On Nov. 18, during periods 7 and 8, Sochua spoke about the issue of sex-exploitation, and promoted the documentary “Redlight.” The presentation was sponsored by the group Teen Vital Voices, a club founded by Alexis Teixeira ’13. The club, which is an extension of the nonprofit organization Vital Voices, focuses on female empowerment.

Sochua led an interactive presentation, where she spoke in an intimate classroom setting. She challenged students to imagine their lives as Cambodian citizens, particularly as women who often don’t receive any education, make less than two dollars a day, or are forced into sex-exploitation at as young as 8-years-old.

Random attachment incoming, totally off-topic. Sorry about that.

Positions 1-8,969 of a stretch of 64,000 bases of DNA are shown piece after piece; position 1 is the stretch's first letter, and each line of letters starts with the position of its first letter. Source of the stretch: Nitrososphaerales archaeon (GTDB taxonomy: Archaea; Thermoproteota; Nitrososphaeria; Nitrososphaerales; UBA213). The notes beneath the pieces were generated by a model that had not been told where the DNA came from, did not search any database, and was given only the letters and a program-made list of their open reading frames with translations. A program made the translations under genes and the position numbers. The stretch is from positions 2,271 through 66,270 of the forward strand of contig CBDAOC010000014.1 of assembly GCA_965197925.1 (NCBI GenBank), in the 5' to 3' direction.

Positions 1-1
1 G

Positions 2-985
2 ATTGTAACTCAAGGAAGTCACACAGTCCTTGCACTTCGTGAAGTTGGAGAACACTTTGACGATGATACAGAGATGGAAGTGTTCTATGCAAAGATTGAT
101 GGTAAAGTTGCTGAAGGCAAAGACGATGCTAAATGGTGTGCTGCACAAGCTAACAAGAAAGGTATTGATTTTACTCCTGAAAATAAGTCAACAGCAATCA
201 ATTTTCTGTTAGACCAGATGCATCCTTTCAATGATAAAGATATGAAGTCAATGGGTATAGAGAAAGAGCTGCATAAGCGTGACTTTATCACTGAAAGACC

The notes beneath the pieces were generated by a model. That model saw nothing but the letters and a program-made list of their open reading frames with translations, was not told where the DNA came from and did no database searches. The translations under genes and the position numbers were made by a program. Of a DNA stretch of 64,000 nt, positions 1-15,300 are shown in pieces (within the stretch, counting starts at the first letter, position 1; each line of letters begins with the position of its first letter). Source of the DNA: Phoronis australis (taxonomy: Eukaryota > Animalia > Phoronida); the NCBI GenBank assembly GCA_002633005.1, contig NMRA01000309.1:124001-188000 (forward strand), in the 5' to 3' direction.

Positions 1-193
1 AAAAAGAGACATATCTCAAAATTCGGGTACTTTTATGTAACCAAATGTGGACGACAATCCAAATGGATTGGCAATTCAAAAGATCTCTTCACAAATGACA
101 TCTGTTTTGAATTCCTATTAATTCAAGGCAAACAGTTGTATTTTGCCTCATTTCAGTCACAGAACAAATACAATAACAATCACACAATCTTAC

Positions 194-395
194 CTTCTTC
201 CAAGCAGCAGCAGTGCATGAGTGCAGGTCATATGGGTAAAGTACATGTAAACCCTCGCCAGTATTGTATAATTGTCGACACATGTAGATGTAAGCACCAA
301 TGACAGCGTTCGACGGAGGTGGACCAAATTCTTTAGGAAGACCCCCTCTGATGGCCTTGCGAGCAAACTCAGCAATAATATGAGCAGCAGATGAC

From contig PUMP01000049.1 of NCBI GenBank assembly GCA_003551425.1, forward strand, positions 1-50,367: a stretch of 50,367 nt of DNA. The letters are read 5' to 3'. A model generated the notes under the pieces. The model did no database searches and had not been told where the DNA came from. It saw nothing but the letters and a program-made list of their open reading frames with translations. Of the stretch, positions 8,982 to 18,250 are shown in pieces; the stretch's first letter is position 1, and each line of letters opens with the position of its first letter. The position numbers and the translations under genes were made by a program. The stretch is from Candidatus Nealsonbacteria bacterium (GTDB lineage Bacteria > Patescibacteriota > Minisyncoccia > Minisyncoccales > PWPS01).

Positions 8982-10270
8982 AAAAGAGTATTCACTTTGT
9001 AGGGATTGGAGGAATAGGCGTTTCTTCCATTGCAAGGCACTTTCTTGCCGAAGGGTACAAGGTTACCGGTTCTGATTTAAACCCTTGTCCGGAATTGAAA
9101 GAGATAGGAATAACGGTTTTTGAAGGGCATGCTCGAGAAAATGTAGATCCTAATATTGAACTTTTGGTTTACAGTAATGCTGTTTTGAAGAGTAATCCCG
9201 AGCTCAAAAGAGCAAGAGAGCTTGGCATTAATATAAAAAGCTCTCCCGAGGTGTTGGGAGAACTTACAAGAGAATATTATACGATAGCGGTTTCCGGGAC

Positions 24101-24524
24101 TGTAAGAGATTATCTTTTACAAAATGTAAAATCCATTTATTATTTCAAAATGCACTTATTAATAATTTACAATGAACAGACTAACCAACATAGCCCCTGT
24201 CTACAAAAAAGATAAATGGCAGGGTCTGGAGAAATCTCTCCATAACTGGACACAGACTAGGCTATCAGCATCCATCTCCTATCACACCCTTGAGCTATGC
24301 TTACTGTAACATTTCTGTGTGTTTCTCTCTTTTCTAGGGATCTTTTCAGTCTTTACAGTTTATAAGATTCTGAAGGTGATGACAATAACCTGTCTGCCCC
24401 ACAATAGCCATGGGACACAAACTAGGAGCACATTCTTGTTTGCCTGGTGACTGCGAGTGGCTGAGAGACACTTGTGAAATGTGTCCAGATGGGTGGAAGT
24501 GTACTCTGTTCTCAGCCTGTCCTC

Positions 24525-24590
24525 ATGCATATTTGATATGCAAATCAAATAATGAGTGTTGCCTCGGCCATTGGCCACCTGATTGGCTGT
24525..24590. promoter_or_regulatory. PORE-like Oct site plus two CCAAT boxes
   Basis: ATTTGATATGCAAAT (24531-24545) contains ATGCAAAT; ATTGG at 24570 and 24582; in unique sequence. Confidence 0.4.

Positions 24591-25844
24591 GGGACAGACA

Though she is native of Cambodia, and explained many of the specific issues that have plagued the country, such as the Camboidan killing fields, she also stressed that the issue of sex-trafficking is not just within her own country.

“It’s a global issue, that’s why I’m here,” Sochua said.

Her main point in presenting was to promote awareness of this tragic and little known issue, and to encourage young adults like Staples students to help. As Teen Vital Voices aims to do, she hopes that young people know that they can make a difference.

“All in all, students were interested and many who heard her speak learned something new and were really moved by her story,” said Teixeira.

Mu Sochua on The Brian Lehrer Show WNYC

Listen to the entire Radio Show here.

Mu Sochuahuman rights activist and opposition member of the Cambodian parliament discussed the new documentary “RedLight,” which examines child prostitution and other human rights abuses in southeast Asia.